Introduction: Early studies have shown that patients with chronic kidney disease (CKD) are able to maintain nitrogen balance despite significantly lower protein intake, but how and to what extent muscle protein metabolism adapts to a low-protein diet (LPD) or to a supplemented very LPD (sVLPD) is still unexplored. Methods: We studied muscle protein turnover by the forearm perfusion method associated with the kinetics of2H-phenylalanine in patients with CKD: (i) in a parallel study in subjects randomized to usual diet (1.1 g protein/kg, n = 5) or LPD (0.55 g protein/kg, n = 6) (Protocol 1); (ii) in a crossover, self-controlled study in subjects on a 0.55 g/kg LPD followed by a sVLPD (0.45 g/kg + amino/ketoacids 0.1 g/kg, n = 6) (Protocol 2). Results: As compared with a 1.1 g/kg containing diet, a 0.55 g/kg LPD induced the following: (i) a 17% to 40% decrease in muscle protein degradation and net protein balance, respectively, (ii) no change in muscle protein synthesis, (iii) a slight (by approximately 7%, P < 0.06) decrease in whole-body protein degradation, and (iv) an increase in the efficiency of muscle protein turnover. As compared with an LPD, an sVLPD induced the following: (i) no change in muscle protein degradation, and (ii) an approximately 50% decrease in the negative net protein balance, and an increase in the efficiency of muscle protein turnover. Conclusion: The results of these studies indicate that in patients with CKD the adaptation of muscle protein metabolism to restrained protein intake can be obtained via combined responses of protein degradation and the efficiency of recycling of amino acids deriving from protein breakdown.

Effects of Low-Protein, and Supplemented Very Low–Protein Diets, on Muscle Protein Turnover in Patients With CKD

Garibotto, Giacomo;Parodi, Emanuele Luigi;Ansaldo, Francesca;Bonanni, Alice;Picciotto, Daniela;Signori, Alessio;Verzola, Daniela
2018

Abstract

Introduction: Early studies have shown that patients with chronic kidney disease (CKD) are able to maintain nitrogen balance despite significantly lower protein intake, but how and to what extent muscle protein metabolism adapts to a low-protein diet (LPD) or to a supplemented very LPD (sVLPD) is still unexplored. Methods: We studied muscle protein turnover by the forearm perfusion method associated with the kinetics of2H-phenylalanine in patients with CKD: (i) in a parallel study in subjects randomized to usual diet (1.1 g protein/kg, n = 5) or LPD (0.55 g protein/kg, n = 6) (Protocol 1); (ii) in a crossover, self-controlled study in subjects on a 0.55 g/kg LPD followed by a sVLPD (0.45 g/kg + amino/ketoacids 0.1 g/kg, n = 6) (Protocol 2). Results: As compared with a 1.1 g/kg containing diet, a 0.55 g/kg LPD induced the following: (i) a 17% to 40% decrease in muscle protein degradation and net protein balance, respectively, (ii) no change in muscle protein synthesis, (iii) a slight (by approximately 7%, P < 0.06) decrease in whole-body protein degradation, and (iv) an increase in the efficiency of muscle protein turnover. As compared with an LPD, an sVLPD induced the following: (i) no change in muscle protein degradation, and (ii) an approximately 50% decrease in the negative net protein balance, and an increase in the efficiency of muscle protein turnover. Conclusion: The results of these studies indicate that in patients with CKD the adaptation of muscle protein metabolism to restrained protein intake can be obtained via combined responses of protein degradation and the efficiency of recycling of amino acids deriving from protein breakdown.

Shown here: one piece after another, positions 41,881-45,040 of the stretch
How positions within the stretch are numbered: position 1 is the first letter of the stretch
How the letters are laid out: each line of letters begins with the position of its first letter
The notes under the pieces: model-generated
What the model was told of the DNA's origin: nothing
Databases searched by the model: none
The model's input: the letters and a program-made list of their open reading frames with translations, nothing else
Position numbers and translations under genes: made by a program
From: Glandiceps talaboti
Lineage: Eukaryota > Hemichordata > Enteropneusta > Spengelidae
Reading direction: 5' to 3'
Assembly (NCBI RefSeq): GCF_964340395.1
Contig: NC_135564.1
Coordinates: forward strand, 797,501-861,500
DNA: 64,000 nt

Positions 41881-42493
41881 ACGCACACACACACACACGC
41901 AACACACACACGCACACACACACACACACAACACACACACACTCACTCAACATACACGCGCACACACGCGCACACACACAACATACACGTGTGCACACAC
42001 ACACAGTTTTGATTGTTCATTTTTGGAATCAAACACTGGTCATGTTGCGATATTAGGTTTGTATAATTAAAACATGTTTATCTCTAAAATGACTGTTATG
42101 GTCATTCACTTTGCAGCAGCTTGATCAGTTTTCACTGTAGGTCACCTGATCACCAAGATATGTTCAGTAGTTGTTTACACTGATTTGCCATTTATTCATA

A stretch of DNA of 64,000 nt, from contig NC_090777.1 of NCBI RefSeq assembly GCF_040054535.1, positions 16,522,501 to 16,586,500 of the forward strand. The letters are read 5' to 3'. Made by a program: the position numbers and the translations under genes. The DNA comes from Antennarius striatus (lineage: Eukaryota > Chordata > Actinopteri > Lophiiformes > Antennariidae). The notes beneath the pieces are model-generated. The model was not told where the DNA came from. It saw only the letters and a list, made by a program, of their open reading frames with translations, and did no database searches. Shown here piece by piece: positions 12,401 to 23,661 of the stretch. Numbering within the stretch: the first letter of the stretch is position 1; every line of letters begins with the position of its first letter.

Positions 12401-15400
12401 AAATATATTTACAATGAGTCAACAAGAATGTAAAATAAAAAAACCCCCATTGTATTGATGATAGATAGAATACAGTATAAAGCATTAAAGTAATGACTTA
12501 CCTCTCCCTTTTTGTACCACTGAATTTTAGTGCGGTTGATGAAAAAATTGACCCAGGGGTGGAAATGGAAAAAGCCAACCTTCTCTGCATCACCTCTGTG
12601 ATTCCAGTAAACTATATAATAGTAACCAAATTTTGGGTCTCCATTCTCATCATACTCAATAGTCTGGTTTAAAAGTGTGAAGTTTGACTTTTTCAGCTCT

File in questo prodotto:
File Dimensione Formato  
KIreports.pdf

accesso aperto

Tipologia: Documento in versione editoriale
Dimensione 341.16 kB
Formato Adobe PDF
341.16 kB Adobe PDF Visualizza/Apri

I documenti in IRIS sono protetti da copyright e tutti i diritti sono riservati, salvo diversa indicazione.

Utilizza questo identificativo per citare o creare un link a questo documento: https://hdl.handle.net/11567/911553
Citazioni
  • ???jsp.display-item.citation.pmc??? 12
  • Scopus 22
  • ???jsp.display-item.citation.isi??? 19
social impact